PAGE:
Two examples now of books Twain did finish in his old age, two miniature novels, A Double Barreled Detective Story (1902) and A Horse’s Tale (1906). “Books,” “novels.” I was confused for a while. In editions of Twain’s Complete Stories, these texts are forty or fifty pages long – were those abridgments? No, these pieces were published as little “books” with huge margins and almost no words per page. I read them both in the Google Books scans of the original editions, mostly to see the illustrations, and boy did the pages fly by, in the electronic sense.
The illustrations are not worth seeking out, unfortunately. That is Sherlock Holmes in the upper left corner, threatened by American frontier mob justice. A Double Barreled Detective Story is in large part a Sherlock Holmes parody. The famous non-fictional celebrity detective arrives in a Nevada mining town to visit his nephew – and why not – just as the nephew has determined to murder his employer:
“Uncle Sherlock! The mean luck of it! – that he should come just when…” He dropped into a reverie, and presently said to himself: “But what’s the use of being afraid of him? Anybody that knows him the way I do knows he can’t detect a crime, except when he plans it all out beforehand and arranges the clews and hires some fellow to commit it according to instructions.” (p. 96, ellipses in original)
This is the conceit of the story, more or less. Holmes makes wild, unfounded accusations, while another character, who has a kind of tracking superpower, solves the crime, to the extent that there is a crime to solve. If only this were funnier. The story of the super-tracker involves a lifelong, cross-continental search for revenge against his father, who tortured and humiliated the man’s mother; this story crosses paths with the Holmes story. This story was a puzzler, even aside from the copyright issues. Maybe something besides Holmes is being parodied.
That is definitely the case with A Horses’ Tale. Much of it is narrated by the horse of Buffalo Bill Cody, during his days with U.S. cavalry, before the Wild West show. Buffalo Bill is barely present. Most of the story is about a nine-year-old Spanish orphan girl who arrives at the Western fort and instantly charms everyone, general and black servant, horse and dog.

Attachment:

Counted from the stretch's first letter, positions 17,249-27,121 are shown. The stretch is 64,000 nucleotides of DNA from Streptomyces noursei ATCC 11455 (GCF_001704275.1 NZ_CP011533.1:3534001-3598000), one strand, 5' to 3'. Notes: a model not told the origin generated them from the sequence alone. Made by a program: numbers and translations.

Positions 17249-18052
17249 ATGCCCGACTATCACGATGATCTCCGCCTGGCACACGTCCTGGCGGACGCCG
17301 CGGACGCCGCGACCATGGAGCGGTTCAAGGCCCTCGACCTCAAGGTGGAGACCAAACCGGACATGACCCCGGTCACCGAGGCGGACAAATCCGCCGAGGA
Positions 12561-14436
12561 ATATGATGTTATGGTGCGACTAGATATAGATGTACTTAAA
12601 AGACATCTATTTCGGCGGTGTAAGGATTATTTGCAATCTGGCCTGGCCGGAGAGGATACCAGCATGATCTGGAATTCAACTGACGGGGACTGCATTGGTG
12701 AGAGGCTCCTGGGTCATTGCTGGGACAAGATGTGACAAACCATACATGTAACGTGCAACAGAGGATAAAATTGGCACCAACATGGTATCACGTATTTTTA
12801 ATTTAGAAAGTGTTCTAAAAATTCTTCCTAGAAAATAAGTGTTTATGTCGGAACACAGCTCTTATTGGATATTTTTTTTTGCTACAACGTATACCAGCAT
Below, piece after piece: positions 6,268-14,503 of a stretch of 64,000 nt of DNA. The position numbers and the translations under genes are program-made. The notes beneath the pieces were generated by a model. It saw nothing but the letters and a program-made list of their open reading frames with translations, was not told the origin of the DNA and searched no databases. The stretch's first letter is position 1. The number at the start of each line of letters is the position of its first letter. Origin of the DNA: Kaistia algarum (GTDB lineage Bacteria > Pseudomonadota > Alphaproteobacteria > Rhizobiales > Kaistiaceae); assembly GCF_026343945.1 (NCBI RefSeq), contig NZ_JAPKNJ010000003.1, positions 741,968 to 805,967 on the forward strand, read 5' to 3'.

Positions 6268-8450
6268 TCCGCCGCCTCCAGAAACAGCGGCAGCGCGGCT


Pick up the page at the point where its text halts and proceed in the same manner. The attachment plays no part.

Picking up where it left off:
Some of the scenes with the sweet little girl are nigh on unreadable. I hope they are parody.
The story takes a strange turn when, for no discernible reason, a couple of characters beginning discussing Spanish bullfights in the cruelest possible fashion (“’I have laughed till the tears ran down my cheeks to see it,’” 128). The horses discuss the bullfight, too:
“Is the bull-fight a religious service?”
“I think so. I have heard so. It is held on Sunday.” (130)
And one horse tells another that he is pretty sure that horses do not go to heaven with men – his father “believed we do not have to go there unless we deserve it.” Now that is the late Twain I have gotten to know.
“Oh no, I will have to avert my gaze. The cruel critic is about to ruin – spoil, even – this novel by revealing its suspenseful twist.”
“What? You’re not going to read this story! Why would you read this? What do you care?”
“Oh you don’t know that. I might.”
“Oh you will not.”
– suddenly the horse and little girl go to Spain, where the horse is stolen and in a single chapter suffers the torments of Lazarillo de Tormes (1554), ending in a bullfighting ring, where he is horribly, graphically, killed by a bull. The little girl happens to be in the audience – she recognizes her beloved horse – she rushes down to the horse – she is killed by a bull! What! The girl had been a bugler back at the fort, and the story has quite a bit of embedded music – military bugle calls – so the story ends with “Taps.”
Twain wrote A Horse’s Tale as anti-bullfight propaganda, but boy did he have a strange way of making his case.